What is different now is that the vast majority of those people are vaccinated. There are huge decreases in those patient populations getting infected, and we’re seeing this across the country. Long-term care facility residents and older adults are not getting COVID-19 because they are vaccinated.  

The flipside of that is recently within the four UW Medicine hospitals there are now younger patients with COVID-19, people in their 20s, 30s, 40s and 50s who have not had access to the vaccine yet. Clinicians have learned a lot in the last year for how to take care of patients. Most of this is around supportive care like oxygen, steroids, and proning (turning a patient onto their belly) are extremely helpful. We have no magic bullet for COVID-19. There is no pill or IV medicine that gets rid of COVID-19, but there are things in trials that look promising. The goal is prevention. The most powerful way we have to save people’s lives is preventing them from getting COVID-19 through tools the Port is already using and vaccination.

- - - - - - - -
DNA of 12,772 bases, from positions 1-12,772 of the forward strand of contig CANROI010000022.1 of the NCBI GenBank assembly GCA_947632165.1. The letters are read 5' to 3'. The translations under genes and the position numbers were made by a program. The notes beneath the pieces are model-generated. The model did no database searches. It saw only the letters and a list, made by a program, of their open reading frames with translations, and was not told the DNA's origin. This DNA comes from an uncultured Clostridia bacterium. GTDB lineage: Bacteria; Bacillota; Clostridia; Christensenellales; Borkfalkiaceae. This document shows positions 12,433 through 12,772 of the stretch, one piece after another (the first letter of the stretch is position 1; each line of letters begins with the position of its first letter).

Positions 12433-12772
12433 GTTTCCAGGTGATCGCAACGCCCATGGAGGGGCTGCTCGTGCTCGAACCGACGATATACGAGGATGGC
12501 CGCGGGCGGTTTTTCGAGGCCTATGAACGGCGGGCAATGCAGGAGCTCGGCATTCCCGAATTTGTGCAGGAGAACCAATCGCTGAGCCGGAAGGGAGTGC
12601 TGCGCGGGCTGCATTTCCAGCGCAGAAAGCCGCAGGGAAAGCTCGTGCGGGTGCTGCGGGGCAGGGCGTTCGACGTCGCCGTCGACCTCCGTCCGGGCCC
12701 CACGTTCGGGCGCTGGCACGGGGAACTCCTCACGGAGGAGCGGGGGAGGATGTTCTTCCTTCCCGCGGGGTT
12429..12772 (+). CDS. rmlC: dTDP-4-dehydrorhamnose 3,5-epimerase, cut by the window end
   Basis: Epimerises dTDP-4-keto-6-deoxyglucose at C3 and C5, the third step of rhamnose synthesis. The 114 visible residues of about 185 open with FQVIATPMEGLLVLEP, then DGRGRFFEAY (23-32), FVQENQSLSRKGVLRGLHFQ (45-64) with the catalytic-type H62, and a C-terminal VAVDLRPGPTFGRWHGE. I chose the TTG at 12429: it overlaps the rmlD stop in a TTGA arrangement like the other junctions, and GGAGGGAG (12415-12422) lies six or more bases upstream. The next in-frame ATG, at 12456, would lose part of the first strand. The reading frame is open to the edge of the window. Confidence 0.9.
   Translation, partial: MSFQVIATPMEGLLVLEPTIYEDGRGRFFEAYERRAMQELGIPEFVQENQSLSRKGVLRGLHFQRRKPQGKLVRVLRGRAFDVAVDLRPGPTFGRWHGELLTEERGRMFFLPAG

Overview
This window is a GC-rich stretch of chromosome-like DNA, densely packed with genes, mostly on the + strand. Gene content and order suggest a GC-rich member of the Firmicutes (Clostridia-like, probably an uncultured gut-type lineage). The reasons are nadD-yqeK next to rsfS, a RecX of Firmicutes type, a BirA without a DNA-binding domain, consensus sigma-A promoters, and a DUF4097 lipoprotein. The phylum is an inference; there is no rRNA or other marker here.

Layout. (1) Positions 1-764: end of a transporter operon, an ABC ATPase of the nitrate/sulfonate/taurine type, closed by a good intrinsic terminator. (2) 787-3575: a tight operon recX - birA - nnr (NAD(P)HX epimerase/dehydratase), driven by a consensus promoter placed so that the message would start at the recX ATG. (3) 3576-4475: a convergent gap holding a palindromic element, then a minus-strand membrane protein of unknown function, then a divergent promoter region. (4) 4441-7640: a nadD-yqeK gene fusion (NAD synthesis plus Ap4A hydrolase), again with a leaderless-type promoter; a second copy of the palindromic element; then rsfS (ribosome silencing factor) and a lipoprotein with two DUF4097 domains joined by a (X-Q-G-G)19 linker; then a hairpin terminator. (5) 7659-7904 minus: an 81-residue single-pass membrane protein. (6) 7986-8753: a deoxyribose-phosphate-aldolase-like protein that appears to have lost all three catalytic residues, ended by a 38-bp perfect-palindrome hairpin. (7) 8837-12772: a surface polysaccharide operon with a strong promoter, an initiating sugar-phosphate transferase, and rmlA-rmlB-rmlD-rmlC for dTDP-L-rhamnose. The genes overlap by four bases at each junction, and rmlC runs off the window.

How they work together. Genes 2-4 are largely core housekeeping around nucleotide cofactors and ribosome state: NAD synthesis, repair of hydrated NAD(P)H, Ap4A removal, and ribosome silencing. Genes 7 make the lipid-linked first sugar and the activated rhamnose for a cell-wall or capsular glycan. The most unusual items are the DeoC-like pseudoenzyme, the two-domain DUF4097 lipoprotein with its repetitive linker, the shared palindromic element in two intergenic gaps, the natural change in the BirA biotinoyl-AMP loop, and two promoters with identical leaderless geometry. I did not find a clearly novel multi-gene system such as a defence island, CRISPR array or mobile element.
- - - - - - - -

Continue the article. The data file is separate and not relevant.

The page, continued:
Teresa: What I am hearing is that we should not give up our personal safety mitigations like masking, physical distancing, and hand sanitization in public spaces. What should we do to protect ourselves in our social lives? 

Dr. Lynch: Let’s acknowledge that we are humans. We want to be with other people. It has been a hard and horrible year for many people and many communities.

I want to get back to normal too, but I am still cautious. As a healthcare worker I was fortunate to be vaccinated, but I am still toeing the line and continuing to wear my mask and be distanced.  

Small gatherings can lead to larger infections. The challenge now is as restaurants and bars are re-opening, and other activities going on, people feel the need to gather. We still are not at majority immunity. The variants that we talked about are moving us into with a fourth surge.